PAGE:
Tuesday, August 14, 2007

Government is Monopoly Capital

There they go again

The recent market jitters are a well-founded example of monopoly capital. Many commentators say that the market declines, and subsequent “emergency liquidity” injected by the Fed and European Central Bank, is due to the decline in mortgage quality in the USA. Let’s deconstruct this:

1) The reason that mortgage values dropped 30% is because lenders are encouraged to lend. Government-sponsored Fannie Mae and Freddie Mac guarantee 100% (yes no risk to the bankers) bonds which are backed by mortgages. This means there is really no reason for mortgage lenders to be careful about who they lend to. Because central banks stealthily and continually increase the money supply, this money needs to go somewhere, why not to risk-free (and risky) mortgages to people who can’t really afford them? So, in summary the government guarantees that mortgage bankers (government-backed monopoly capital) make money on the backs of people who can’t afford the credit. To make matters even more insidious, this increase in money then increases the prices in the housing sector making rents and houses more expensive than they should be anyway.

2) The central banks then stepped in to keep liquidity in the market, e.g., to keep investors from pulling there money out (to where is the question? To somewhere not controlled by monopoly capital is the answer). First off, because as the great philosophers say, the moral (ethical) life is the good life, the question is why should the government support investors over non-investors? Eg. why should the government support the rich with government money that is provided by both the non-rich and the rich? This is plain unethical and immoral. Economically, the central banks stepped in and gave the monopoly power (banks) reduced borrowing rates to keep the money flowing. Investors aren’t stupid or they wouldn’t be investors. Why do they need to be protected? Because the government uses its monopoly power to protect the vested-interest banking power. The Financial Times said the liquidity injections were “akin to to the central banks giving every financial institution – for a limited period – a credit card with a subsidized interest rate and no spending limit.”. The FT is part right, monopoly capital does not have a time limit in our current superstructure.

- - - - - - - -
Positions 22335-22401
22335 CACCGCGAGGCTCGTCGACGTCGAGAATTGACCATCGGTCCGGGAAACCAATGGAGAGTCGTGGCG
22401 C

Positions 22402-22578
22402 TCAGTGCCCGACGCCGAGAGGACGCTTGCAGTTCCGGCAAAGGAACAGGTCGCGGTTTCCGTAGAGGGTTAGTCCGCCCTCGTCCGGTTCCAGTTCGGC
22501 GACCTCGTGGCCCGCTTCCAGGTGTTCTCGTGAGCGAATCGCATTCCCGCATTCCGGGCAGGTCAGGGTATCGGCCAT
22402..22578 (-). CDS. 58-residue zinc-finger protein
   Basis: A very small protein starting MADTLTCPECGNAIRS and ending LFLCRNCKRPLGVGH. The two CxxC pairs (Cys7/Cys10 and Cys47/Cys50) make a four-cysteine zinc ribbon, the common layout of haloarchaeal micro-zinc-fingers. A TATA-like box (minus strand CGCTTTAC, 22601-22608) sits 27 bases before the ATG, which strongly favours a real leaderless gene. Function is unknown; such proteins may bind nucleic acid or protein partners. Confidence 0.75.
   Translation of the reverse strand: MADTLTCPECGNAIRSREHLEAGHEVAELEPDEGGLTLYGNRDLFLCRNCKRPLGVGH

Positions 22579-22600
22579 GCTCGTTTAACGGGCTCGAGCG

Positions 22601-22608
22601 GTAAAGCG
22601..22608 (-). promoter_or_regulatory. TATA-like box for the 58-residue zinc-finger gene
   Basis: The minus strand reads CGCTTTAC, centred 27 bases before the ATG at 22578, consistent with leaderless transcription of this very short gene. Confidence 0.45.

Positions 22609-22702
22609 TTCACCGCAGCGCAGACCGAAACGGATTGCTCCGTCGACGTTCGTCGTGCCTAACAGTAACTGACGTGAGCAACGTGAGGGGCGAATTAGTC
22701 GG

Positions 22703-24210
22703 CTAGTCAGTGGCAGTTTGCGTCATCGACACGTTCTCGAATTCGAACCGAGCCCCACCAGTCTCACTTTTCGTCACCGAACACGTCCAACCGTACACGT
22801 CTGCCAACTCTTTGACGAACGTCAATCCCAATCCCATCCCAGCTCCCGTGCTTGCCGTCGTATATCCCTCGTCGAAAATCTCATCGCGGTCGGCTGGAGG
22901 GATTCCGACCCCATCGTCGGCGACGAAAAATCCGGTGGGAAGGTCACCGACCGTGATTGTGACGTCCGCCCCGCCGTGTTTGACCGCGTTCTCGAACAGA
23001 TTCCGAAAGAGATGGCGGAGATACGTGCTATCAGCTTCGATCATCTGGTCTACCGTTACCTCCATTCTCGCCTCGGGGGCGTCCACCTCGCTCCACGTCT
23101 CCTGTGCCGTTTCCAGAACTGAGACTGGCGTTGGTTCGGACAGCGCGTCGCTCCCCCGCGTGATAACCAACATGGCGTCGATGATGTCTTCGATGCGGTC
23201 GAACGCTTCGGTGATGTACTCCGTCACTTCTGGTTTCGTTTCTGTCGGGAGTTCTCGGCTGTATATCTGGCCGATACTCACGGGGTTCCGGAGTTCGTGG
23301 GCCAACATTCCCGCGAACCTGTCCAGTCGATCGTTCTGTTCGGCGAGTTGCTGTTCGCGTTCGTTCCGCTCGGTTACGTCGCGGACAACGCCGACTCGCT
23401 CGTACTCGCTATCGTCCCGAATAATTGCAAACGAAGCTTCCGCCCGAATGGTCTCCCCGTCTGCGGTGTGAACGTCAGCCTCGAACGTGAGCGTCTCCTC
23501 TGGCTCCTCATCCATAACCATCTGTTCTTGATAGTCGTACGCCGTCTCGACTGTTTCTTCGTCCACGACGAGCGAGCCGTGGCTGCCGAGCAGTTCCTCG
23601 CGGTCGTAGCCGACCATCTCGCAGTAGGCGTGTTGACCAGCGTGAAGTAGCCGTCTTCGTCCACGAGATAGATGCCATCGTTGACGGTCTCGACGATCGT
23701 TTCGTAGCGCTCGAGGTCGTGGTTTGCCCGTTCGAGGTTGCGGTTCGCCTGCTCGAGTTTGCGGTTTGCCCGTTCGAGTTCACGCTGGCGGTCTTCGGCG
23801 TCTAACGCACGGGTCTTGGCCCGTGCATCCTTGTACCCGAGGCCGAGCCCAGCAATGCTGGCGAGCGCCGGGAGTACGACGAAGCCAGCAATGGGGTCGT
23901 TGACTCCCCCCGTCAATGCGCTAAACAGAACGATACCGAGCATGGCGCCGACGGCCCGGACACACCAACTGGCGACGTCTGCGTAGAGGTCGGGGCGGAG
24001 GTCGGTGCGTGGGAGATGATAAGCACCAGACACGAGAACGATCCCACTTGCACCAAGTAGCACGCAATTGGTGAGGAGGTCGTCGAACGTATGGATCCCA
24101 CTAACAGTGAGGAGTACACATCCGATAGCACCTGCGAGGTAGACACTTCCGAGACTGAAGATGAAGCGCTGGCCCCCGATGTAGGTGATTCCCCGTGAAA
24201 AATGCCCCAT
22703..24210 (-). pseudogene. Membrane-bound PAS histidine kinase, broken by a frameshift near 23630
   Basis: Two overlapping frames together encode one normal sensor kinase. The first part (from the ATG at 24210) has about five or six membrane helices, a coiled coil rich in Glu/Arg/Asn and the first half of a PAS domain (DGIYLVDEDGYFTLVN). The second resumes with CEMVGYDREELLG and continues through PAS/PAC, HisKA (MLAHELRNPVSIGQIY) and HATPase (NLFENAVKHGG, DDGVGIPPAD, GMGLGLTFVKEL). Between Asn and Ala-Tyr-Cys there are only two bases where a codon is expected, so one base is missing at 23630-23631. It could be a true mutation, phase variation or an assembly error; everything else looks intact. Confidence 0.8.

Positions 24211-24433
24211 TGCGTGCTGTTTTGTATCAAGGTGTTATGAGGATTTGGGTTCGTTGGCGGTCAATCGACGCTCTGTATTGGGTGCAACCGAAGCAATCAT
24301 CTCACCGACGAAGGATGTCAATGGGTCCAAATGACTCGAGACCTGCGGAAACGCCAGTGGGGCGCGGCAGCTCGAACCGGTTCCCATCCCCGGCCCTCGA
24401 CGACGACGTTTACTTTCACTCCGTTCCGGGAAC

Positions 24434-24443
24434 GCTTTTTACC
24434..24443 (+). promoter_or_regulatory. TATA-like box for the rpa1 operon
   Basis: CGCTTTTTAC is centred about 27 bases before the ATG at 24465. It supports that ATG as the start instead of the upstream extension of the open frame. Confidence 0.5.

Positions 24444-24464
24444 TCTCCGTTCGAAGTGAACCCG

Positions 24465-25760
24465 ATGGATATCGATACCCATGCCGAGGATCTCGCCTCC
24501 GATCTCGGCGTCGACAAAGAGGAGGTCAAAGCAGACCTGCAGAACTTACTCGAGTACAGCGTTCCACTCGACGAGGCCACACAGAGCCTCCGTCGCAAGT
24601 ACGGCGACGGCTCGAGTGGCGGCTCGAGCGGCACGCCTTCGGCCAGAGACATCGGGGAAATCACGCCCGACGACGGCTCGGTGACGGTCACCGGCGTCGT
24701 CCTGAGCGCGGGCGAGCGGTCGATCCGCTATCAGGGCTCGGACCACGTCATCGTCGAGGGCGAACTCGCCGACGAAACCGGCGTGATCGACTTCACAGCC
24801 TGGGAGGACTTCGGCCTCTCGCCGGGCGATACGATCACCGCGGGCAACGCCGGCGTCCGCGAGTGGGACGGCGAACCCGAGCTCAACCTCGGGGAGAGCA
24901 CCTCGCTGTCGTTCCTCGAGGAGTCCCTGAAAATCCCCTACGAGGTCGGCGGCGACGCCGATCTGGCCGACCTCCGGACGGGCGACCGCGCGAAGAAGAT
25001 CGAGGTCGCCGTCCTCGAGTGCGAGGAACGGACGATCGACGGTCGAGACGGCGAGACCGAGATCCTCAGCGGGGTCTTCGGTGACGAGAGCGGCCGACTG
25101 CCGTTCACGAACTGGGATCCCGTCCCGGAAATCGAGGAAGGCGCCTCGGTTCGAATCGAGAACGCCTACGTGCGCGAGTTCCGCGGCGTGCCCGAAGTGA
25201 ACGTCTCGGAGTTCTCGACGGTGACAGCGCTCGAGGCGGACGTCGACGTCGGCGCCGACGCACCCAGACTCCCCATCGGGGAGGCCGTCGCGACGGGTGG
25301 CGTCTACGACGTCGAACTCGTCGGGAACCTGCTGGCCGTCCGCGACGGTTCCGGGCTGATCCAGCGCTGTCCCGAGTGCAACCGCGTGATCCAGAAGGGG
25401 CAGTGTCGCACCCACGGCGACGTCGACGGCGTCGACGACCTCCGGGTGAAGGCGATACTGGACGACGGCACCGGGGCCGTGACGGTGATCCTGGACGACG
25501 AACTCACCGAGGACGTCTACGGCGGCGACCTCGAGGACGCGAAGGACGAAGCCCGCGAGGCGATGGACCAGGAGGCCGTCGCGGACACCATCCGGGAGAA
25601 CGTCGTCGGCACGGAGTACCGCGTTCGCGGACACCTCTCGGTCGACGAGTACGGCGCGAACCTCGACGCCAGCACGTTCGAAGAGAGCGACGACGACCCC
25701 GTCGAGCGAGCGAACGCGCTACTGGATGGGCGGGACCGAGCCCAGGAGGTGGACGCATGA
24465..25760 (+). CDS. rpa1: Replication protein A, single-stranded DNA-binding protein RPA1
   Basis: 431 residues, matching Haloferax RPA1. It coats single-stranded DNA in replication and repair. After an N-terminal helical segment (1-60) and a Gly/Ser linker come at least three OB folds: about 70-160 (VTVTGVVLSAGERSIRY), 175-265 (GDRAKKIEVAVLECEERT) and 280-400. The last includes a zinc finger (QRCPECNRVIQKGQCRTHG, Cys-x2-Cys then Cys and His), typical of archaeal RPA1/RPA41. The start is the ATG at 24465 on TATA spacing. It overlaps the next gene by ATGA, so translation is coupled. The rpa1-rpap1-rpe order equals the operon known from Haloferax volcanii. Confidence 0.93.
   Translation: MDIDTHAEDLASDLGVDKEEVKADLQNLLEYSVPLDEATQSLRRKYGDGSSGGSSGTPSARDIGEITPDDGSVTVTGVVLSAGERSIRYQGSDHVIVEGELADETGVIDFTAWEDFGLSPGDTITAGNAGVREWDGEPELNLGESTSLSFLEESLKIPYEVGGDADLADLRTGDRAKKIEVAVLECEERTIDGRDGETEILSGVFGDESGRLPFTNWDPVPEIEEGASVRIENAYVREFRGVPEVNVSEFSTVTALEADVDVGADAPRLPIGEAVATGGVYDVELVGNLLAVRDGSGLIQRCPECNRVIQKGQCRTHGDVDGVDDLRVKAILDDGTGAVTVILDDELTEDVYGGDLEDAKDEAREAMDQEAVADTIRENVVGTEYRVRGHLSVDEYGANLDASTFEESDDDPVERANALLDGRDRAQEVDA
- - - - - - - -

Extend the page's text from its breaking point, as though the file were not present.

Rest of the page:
3) This vested-interest banking power also manifests itself in the whole enterprise itself. When the government borrows money it does so through the banking system. When the central banks change the interest rates (either up or down) it does so through the banking system. It is a prostitution-like sleeping arrangement. Only not really because prostitution is voluntary. And in monopoly capital, it is the people who pay (involuntary - very few people pay taxes because they want to) for the pleasures (money-making) of the partners.

4) This monopoly capital has well-documented historical precedence. Banking was not a government monopoly until the 1890s at which time the National Banking System centralized banking under the Lincoln Administration, which gave monopoly rights to issue government bonds to Henry and Jay Cook. Then, banks which wanted to issue loans had to back these loans, with, you guessed it, government bonds. Its been downhill ever since, not least of course to mention monopoly capital backing both sides of all major wars. US foreign policy was relatively non-interventionist, as the founders had wanted it, until, again, the 1890s when monopoly capital started to seek overseas markets, through peaceful means or force, but mostly force, starting with war against Spain and intervention in the Philippines and Cuba. War is a great way to make money !

5) The Federal Reserve system created in 1913, and its like across the world created afterword, are too, and were created as, part of monopoly capital, bailing out and making money on interest rate and monetary aggregate changes for the banks.

So ignorance is bliss, but knowledge of how things really work might be better as it may allow – encourage political change. However, how one deals with this knowledge in the short-term is a subjective existential dilemma.